• Yezarck

Day 10: Am I Black Enough? part 3

OK so I have this friend from Nigeria and she actually hates being referred to as black, for her it’s completely negative. She said that her skin is not black so why should someone call her black? OK so most 'black' people don’t have black skin, in fact some of us are very fair in colour or even closer to white skin complexion. So, what does it mean to be actually black? For me I think it comes down to the culture, but even that in itself is a mixed bag and everywhere that you go black culture varies. We could describe black as being African, but then is every African black? What about North Africans, are they black or would they consider themselves to be black?


In America with the one drop rule even someone with the whitest of skin and the straightest hair is considered to be black even if it’s only that one great, great, great, great, great, great grandparent that happened to be black and everyone else was white. it’s funny how this doesn’t work the other way round. If someone who was black in skin colour claimed to be white because their great, great, great, great, great, great, great grandparent was white we would think them crazy or delusional to say the least. Yet we have some that do not wish to be called black (some well, one that I know of but there must be more like my Nigerian friend) because they see it as negative. The question would also arise then 'why?' Why is the term black seen as negative to some?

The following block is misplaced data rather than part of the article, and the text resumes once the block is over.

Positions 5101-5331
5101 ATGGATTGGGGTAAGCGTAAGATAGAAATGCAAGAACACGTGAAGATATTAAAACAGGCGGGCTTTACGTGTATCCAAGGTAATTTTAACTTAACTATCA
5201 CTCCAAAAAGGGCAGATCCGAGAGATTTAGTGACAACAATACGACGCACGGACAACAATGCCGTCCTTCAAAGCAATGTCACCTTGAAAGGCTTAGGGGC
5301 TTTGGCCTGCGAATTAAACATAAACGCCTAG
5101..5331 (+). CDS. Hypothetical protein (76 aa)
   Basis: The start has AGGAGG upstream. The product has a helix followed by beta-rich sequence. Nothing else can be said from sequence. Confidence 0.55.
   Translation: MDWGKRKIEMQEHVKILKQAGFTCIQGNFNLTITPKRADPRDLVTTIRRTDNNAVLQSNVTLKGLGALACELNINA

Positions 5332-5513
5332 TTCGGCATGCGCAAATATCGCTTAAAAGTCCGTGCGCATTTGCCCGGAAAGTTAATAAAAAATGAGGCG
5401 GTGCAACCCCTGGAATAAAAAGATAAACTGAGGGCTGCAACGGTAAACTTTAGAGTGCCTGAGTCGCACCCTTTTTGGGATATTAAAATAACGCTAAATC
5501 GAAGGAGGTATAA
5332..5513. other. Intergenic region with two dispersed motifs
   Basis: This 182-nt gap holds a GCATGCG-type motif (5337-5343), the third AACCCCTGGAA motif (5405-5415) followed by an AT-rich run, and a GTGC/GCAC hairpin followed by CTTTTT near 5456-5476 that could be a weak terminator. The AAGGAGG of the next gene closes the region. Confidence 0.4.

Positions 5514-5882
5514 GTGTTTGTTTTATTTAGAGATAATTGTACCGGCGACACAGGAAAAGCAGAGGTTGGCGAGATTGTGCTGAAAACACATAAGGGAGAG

Another thing that I would like to bring up here on the same issue is that since childhood I've noticed that in the black community those with darker skin and the darkest actual real black skinned people are consistently mocked and deemed even ugly by other 'black' people (those of us with the non-black skin). I grew up hearing my friends use terms like 'blick black' and 'blue black' when seeing someone whose skin was as dark as ebony. They would laugh at them and say they were ugly. I never understood why, I find the black skin so mesmerising, like when I look into a fire and feel hypnotised, it’s so beautiful and unique to me.


Surely if we as 'black' people say that we are proud to be black why do we mock and ridicule, what I would call the real blacks? Surely, we should look up to them and treasure and admire them for their exquisite beauty? I remember even recently on social media a beautiful, handsome real black man with ebony skin was singing an Indian song, it went viral on Instagram, his singing was really good actually (as one who used to listen to a lot of Indian songs I know) and instead on complimenting him other black people were criticising him because of how dark he was. I was so disgusted. Even in the public on social media we as the black community mock our own skin colour or try and show superiority over who's skin is better. It’s like we should be black but not too black, why do we compete like that? We have serious issues with colourism, majority of us look at the dark skin black as a negative. We associate beauty with a lighter complexion. Why?


When I think back to my Nigerian friend and he hatred of the term being called black I remember her say about her brother that 'he’s handsome even though he’s dark'. When did skin shade have anything to do with someone’s actual beauty? Let’s face it beauty is definitely subjective, but for me personally if I think that someone is ugly and I paint them white they wouldn’t become beautiful in my eyes, just as if they were white and I considered them ugly and I painted them a shade of black I don’t think it would make them beautiful to me either. Any skin colour can be beautiful and anybody can be beautiful because beauty lies deeper than the tones of our skin.


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